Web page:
Thursday, 2 February 2023

Australia's Prehistoric Giant Eggs

Australia's Prehistoric Giant Eggs 

I didn't know it was a controversy, but it has now been settled!

In the 1980s people started finding large eggs, and fragments of eggs in eroding sand dunes in the centre of Australia. Some were identified as emu eggs but others were identified as being laid by Genyornis, an extinct member of the thunderbirds.(!)

The eggshells were age dated and ranged from 400,000 years old to 50,000 years. Some of the youngest eggs showed signs of having been cooked. Did Genyornis become extinct due to human predation?

Then the controversy started. One group said that the eggs came from Progura an extinct relative of brush turkeys. And until recently no agreement was to be had.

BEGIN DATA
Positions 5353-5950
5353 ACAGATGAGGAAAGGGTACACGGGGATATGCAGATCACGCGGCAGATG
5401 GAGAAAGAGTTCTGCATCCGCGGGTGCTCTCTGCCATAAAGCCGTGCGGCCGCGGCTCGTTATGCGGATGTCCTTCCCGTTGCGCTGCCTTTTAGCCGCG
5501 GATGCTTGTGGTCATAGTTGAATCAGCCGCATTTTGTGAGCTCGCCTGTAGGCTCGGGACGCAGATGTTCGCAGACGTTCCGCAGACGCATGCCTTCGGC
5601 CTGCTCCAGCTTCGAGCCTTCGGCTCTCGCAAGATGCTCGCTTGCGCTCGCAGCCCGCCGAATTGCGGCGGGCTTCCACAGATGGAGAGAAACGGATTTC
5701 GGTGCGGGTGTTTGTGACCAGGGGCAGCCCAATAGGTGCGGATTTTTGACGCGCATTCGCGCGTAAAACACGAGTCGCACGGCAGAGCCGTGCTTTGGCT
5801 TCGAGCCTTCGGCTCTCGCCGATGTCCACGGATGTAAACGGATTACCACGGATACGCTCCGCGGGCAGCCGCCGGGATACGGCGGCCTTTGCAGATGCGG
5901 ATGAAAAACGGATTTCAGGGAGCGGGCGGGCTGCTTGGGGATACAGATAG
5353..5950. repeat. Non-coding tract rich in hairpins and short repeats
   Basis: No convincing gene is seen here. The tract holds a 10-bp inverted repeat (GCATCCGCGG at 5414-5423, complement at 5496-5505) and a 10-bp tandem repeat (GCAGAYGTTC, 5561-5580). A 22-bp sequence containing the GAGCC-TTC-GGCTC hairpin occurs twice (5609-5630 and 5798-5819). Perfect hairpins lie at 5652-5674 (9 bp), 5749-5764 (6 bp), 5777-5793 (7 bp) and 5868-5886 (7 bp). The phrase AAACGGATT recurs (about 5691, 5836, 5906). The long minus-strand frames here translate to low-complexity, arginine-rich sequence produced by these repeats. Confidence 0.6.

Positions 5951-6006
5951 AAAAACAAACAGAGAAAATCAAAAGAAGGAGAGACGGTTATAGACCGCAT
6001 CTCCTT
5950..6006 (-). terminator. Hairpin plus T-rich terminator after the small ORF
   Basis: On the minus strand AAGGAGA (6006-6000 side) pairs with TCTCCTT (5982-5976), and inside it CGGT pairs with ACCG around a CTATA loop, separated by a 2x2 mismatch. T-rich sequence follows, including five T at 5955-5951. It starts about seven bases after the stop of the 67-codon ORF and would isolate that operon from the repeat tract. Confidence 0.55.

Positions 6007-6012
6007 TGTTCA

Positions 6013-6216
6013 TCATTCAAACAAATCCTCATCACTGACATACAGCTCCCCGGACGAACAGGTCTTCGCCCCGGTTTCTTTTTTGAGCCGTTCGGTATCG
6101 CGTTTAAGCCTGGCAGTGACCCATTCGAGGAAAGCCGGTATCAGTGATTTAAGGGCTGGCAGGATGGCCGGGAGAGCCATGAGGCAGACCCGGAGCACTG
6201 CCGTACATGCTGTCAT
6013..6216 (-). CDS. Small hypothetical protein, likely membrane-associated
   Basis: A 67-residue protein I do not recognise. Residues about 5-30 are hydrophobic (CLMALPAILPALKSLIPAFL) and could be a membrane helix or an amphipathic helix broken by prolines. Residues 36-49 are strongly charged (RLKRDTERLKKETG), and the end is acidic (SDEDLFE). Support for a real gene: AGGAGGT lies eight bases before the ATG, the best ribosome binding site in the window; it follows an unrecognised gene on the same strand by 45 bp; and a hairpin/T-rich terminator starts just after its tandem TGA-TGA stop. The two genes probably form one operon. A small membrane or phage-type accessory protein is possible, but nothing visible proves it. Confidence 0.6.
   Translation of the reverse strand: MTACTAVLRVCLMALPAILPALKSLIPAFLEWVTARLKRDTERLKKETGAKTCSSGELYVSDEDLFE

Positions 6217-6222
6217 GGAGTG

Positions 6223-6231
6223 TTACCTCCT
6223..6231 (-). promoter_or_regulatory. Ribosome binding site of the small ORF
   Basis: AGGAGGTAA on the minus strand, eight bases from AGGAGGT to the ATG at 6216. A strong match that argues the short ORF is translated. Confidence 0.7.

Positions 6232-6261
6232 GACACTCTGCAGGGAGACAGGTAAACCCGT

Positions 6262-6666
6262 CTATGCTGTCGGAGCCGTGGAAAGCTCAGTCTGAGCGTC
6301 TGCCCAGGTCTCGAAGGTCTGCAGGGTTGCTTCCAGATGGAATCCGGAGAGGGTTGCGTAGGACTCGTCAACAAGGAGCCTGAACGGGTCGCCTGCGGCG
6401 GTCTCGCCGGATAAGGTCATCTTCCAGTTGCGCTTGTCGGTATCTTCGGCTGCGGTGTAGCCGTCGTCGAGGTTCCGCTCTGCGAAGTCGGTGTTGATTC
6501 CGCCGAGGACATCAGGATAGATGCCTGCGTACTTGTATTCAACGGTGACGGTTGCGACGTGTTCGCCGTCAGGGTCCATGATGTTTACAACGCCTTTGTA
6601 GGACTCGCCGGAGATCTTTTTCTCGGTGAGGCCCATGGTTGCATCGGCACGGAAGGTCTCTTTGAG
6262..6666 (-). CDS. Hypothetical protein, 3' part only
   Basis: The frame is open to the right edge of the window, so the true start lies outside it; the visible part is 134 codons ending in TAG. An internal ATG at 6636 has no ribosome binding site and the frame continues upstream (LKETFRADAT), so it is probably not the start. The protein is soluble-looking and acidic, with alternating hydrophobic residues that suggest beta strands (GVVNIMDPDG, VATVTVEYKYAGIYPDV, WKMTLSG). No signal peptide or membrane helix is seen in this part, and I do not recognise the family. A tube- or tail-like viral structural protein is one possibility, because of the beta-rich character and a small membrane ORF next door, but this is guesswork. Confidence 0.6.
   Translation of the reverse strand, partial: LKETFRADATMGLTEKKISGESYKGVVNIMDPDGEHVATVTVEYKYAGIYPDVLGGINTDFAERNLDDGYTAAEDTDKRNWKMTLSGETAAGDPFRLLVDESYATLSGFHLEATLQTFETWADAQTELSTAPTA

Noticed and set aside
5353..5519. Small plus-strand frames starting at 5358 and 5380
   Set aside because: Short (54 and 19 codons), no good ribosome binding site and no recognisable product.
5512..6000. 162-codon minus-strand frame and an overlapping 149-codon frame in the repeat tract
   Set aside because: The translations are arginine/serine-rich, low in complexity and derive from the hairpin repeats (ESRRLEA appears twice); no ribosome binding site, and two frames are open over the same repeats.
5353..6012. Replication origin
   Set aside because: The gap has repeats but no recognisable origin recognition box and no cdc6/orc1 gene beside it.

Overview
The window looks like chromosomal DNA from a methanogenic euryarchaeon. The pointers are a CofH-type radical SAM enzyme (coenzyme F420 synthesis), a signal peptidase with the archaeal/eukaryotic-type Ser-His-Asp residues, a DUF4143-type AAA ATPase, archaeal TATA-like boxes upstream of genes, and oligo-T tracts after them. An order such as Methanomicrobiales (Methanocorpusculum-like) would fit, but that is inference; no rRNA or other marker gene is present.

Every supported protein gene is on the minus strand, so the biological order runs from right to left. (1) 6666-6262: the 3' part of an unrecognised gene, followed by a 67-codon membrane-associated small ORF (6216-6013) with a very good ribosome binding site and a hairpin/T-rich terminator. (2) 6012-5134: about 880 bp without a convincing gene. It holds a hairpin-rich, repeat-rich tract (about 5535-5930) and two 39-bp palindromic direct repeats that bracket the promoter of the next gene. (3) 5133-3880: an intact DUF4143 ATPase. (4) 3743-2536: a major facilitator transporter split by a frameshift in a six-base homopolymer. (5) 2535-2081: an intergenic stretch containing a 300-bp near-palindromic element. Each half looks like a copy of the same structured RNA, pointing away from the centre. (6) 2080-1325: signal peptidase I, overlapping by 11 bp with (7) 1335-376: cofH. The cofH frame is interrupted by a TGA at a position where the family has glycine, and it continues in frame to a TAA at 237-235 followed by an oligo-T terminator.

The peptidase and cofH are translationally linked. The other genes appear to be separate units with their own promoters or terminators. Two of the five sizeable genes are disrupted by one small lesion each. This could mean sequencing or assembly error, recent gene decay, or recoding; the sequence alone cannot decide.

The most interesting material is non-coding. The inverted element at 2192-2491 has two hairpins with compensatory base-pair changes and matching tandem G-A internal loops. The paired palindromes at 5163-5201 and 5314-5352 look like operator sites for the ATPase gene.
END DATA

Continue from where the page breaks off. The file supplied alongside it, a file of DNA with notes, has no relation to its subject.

DNA was no help - the molecules were too degraded. So, as described in THIS ARTICLE, proteins were recruited to settle the matter. Proteins last longer than DNA and partial protein sequences were retrieved from some eggshells and these were used to get structures for the molecules using very sophisticated computer software. Proteins provide similar information as DNA.

These structures were then compared with a database of bird genomes. The birds position in the tree of bird genomes could not be determined but it could be proved that it was not related to brush turkeys. So the only candidate standing was Genyornis.

Isotope work on the shells showed that the diet of Genyornis had changed over the lifetime of the species. And by the time it died out summer grasses had disappeared from its diet. The reduction in monsoon rain was the cause of that. That, and the start of human predation, was enough to cause the extinction of the giant birds.

The giant bird Genyornis went extinct in Australia around 50,000 years ago. Gifford Miller

No comments: